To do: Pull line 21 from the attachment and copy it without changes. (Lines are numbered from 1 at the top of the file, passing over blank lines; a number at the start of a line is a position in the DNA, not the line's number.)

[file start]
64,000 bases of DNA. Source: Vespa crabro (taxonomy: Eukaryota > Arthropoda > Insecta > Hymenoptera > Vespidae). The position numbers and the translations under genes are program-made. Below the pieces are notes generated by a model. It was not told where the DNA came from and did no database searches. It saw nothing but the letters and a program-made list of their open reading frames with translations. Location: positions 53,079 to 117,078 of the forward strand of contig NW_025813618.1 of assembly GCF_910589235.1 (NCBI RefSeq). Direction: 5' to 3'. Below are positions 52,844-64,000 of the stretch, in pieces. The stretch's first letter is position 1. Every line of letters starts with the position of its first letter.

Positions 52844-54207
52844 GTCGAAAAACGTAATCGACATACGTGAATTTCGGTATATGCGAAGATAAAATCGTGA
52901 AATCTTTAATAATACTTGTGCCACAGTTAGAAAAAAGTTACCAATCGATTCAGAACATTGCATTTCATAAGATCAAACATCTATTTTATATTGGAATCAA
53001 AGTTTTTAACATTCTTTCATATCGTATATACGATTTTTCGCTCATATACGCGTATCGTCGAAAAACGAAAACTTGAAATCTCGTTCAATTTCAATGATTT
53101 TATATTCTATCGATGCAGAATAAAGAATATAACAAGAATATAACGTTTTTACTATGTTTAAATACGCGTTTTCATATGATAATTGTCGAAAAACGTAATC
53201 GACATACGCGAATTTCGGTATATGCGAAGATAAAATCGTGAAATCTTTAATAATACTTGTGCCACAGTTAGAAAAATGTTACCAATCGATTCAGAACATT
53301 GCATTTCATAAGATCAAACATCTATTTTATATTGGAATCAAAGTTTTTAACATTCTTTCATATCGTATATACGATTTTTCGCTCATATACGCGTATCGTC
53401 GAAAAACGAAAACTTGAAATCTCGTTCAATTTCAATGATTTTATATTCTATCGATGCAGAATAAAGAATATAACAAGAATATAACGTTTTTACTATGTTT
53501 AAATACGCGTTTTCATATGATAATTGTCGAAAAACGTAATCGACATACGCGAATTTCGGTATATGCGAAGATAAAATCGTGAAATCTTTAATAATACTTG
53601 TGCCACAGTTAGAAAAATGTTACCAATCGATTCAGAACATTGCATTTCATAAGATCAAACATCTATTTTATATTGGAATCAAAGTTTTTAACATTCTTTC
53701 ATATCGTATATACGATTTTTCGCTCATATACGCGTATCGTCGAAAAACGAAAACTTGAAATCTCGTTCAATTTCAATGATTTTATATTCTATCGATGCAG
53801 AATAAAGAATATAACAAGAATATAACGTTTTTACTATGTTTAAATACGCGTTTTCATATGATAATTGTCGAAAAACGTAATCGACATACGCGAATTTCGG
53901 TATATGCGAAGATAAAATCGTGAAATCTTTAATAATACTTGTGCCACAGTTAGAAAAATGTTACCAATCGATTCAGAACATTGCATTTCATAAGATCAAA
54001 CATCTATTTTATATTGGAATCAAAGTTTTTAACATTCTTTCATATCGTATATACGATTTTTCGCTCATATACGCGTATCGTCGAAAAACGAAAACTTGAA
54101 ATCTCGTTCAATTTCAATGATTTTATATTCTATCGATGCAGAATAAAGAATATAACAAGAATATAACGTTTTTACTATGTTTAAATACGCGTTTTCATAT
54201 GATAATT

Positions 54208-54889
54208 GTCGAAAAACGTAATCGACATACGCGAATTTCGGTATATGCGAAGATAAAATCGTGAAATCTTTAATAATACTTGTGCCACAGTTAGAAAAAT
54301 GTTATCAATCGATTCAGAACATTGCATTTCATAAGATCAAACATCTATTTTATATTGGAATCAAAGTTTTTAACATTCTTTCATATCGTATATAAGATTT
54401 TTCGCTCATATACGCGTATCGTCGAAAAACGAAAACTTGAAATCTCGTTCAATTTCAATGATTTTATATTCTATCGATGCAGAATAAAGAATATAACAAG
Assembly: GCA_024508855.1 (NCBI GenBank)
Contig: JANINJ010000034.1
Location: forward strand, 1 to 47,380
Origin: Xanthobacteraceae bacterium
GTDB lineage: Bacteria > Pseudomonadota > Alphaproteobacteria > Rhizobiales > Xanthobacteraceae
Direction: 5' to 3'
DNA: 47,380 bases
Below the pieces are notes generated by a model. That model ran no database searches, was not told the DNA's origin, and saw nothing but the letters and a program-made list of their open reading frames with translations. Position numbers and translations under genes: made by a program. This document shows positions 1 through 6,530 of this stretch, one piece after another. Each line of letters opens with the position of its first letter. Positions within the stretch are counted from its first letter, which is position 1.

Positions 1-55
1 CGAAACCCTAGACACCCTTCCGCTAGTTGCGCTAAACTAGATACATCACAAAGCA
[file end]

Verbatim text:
54401 TTCGCTCATATACGCGTATCGTCGAAAAACGAAAACTTGAAATCTCGTTCAATTTCAATGATTTTATATTCTATCGATGCAGAATAAAGAATATAACAAG